Nightshift at Dunkin' Donuts
by Greg Razran
Sunday, August 11, 2002
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In this crumbling town,
As dead as Michael Boltonís career,
I keep the keys
To the kingdom of sugar and caffeine.
The local gentry of
And mental patients
Line up my counter,
Night after night.
The boss isnít looking,
And I give them free refills,
Feeling like Robin Hood.
Women with dozens of dirty kids,
And more on the way
Share the space with
Laid-off EJ workers,
These ghosts of this ghastly town
Have flocked together like mad birds,
Beckoned by the promise of French Crullers
And Irish Cremes.
I donít love them.
I just keep the promise,
And silently fill their cups,
As the rain throws itself
Against the windows.
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|Reviewed by Daniel McTaggart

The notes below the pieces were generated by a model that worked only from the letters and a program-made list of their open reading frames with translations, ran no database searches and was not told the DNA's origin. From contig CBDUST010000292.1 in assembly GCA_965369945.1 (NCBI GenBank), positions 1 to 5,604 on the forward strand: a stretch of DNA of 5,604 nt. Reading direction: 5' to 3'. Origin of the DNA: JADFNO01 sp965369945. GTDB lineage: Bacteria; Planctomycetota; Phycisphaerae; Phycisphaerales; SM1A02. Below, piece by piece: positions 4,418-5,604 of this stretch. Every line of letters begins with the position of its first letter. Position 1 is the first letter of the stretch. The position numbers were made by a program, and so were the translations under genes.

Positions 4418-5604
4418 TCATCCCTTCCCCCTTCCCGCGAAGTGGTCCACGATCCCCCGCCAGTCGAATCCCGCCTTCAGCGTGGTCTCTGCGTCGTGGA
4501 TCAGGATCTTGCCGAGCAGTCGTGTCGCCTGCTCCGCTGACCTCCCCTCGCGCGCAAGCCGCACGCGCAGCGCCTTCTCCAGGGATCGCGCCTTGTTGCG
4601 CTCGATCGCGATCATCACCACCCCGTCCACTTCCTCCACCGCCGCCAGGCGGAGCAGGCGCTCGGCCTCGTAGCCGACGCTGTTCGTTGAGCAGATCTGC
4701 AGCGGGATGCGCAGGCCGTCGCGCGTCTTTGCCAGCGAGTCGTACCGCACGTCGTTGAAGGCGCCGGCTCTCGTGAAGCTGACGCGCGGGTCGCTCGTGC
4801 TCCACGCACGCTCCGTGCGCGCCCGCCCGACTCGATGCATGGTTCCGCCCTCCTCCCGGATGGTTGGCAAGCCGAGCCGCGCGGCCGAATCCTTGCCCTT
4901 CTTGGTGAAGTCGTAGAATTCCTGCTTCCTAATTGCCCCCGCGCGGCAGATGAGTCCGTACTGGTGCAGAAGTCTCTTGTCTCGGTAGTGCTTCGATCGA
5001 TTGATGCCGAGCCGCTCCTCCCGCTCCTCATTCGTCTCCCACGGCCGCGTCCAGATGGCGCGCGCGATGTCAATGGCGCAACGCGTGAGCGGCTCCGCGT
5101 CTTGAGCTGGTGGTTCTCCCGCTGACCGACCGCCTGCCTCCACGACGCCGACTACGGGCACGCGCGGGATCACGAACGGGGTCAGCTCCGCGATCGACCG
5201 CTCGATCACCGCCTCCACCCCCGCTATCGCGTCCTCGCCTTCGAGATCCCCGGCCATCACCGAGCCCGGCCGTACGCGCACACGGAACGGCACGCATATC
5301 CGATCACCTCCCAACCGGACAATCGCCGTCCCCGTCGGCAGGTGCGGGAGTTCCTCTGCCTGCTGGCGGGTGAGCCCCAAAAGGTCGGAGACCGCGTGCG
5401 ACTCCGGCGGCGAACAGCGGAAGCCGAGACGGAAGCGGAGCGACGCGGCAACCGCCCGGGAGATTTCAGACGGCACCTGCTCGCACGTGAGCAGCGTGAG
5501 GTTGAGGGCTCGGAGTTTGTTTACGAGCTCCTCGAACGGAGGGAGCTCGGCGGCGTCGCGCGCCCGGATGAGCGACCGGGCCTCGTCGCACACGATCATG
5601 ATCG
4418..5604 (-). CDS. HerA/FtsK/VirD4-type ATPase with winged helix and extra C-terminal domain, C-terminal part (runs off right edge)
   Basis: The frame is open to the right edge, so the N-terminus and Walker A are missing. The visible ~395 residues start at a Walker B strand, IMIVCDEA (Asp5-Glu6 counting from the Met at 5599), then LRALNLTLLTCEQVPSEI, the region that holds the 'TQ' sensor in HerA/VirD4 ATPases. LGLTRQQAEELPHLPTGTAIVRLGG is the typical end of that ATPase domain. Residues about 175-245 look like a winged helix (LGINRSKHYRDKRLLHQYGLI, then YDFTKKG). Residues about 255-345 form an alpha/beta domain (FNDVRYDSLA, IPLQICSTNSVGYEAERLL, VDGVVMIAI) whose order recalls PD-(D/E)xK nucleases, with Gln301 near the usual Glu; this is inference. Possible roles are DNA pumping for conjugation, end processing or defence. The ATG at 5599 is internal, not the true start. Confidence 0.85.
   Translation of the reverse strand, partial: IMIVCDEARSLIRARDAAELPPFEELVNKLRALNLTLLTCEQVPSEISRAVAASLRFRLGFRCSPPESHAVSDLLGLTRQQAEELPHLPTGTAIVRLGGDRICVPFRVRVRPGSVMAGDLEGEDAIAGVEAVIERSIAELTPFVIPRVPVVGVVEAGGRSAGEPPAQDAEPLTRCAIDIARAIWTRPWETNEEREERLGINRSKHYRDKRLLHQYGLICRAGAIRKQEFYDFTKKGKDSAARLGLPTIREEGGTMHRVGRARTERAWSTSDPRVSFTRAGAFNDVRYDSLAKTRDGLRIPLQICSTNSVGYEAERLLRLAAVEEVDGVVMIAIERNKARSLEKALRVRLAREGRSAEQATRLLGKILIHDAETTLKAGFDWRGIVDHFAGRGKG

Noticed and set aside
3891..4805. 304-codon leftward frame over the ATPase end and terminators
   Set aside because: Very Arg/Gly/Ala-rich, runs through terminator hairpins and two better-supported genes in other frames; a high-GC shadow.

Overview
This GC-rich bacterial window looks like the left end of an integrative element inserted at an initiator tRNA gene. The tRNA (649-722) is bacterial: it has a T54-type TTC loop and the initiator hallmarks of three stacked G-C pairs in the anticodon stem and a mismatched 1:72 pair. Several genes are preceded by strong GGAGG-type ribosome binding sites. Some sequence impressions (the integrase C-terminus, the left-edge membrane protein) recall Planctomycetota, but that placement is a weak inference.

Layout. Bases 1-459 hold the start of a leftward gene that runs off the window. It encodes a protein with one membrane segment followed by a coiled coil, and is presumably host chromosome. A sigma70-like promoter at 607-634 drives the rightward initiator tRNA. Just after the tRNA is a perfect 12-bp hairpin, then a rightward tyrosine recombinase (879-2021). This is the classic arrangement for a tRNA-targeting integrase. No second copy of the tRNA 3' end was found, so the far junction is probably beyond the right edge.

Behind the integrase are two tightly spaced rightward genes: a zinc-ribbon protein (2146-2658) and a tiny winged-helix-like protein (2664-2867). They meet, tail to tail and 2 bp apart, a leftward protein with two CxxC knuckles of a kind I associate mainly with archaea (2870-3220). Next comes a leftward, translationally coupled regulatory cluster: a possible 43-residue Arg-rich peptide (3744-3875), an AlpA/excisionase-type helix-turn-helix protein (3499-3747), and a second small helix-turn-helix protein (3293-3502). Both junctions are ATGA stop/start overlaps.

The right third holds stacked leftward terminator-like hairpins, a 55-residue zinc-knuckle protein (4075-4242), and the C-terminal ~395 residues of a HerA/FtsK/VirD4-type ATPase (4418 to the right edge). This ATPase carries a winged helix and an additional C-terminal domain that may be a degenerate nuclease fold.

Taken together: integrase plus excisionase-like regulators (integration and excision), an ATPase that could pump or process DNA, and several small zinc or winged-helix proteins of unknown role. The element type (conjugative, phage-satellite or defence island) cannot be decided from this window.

|I'm a nightshift worker myself at times. I love writing and reading about people at that particular period. They seem to exude poetry. The one thing that scares me is a town as bad off, if not worse than, as Michael Bolton. That's pretty low.
|Reviewed by Jessica Horton (Reader)
|Very nice. Well done. The setting itself is unexpected, and it only gets better from there! Very realistic, Greg. I can see this rag-tag band without any effort at all, and as the poem ends, I can imagine looking through the rain-soaked windows, watching the whole scene play out. Nicely done.|
|Reviewed by Masarat Daud (Reader)
|Very good write Greg. The ending was the best because it doesn't categorise the poem as a "happily ever after" ending...it just continues and that's the best part.|
|Reviewed by Sailor Neptune
|ooooh haunting true though what isnt of the day lives out in the night....